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For a long time I have thought about using a power steering pump, but havent gotten around to it yet. My biggest question is, would a power steering pump have too much pressure? I'm not sure if they operate on a lot of pressure or not, I suppose a pulley change would change the psi.
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Old 06-07-2012, 09:57 AM   #17
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The pump shouldn't be pumping against any significant restriction, so it wont be able to generate much pressure.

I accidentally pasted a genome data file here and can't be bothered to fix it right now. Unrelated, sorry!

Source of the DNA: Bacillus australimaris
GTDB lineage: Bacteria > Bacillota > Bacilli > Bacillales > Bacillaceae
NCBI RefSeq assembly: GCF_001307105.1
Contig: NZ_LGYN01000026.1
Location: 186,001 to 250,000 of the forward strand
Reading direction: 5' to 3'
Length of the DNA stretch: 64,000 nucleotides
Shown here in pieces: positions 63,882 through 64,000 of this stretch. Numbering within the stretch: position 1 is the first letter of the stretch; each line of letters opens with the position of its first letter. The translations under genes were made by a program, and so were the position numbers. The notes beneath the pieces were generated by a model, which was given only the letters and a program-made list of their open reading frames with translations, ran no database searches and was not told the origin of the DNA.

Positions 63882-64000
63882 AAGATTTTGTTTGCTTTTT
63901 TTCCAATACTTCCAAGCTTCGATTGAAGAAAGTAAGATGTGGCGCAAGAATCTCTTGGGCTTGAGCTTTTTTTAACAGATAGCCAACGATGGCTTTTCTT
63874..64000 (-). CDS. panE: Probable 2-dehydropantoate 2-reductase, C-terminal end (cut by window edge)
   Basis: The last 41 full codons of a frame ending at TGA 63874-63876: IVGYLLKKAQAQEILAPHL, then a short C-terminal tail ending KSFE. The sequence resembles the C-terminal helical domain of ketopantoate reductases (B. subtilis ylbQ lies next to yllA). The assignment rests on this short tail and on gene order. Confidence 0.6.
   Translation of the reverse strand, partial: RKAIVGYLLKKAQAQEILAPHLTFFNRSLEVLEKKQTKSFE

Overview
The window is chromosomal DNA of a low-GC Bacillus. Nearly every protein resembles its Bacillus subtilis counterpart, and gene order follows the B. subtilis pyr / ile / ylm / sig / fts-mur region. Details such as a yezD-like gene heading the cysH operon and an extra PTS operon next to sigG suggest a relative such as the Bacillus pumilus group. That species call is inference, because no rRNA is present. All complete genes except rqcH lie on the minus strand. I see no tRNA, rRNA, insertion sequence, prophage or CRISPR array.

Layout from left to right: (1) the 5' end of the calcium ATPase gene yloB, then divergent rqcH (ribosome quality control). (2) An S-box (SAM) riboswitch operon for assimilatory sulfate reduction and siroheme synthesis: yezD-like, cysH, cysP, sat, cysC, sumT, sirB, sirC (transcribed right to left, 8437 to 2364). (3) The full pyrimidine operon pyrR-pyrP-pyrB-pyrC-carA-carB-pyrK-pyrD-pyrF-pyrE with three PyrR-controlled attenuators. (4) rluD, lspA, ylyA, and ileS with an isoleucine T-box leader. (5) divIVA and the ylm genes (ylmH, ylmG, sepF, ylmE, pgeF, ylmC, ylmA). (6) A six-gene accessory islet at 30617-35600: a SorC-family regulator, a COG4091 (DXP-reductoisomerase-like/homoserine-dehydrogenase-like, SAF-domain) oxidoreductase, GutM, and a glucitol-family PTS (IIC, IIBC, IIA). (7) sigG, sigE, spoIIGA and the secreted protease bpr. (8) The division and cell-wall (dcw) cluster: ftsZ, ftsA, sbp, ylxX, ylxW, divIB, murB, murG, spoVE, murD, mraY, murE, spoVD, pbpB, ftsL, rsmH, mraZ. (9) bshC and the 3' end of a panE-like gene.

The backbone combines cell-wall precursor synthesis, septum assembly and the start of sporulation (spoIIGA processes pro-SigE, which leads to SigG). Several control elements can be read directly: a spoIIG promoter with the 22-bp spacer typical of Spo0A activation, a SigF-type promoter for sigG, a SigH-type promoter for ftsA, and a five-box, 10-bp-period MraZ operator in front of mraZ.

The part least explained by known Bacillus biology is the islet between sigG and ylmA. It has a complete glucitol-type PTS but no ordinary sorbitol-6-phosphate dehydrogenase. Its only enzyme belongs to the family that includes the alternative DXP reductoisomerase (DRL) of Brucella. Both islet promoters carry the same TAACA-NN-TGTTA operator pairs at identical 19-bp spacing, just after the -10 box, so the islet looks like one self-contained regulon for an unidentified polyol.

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Old 06-07-2012, 10:13 AM   #18
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Well then when the car goes back in the air I will play with the idea some more
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Old 06-07-2012, 02:30 PM   #19
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I'd worry more about aeration of the fluid than anything else. Not sure how well a PS pump will pump the foamy mess that the fluid in the transmission ends up as.
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Old 06-07-2012, 03:33 PM   #20
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I think if you pull your source fairly low in the transmission it wont be foamy. I could very well be wrong though.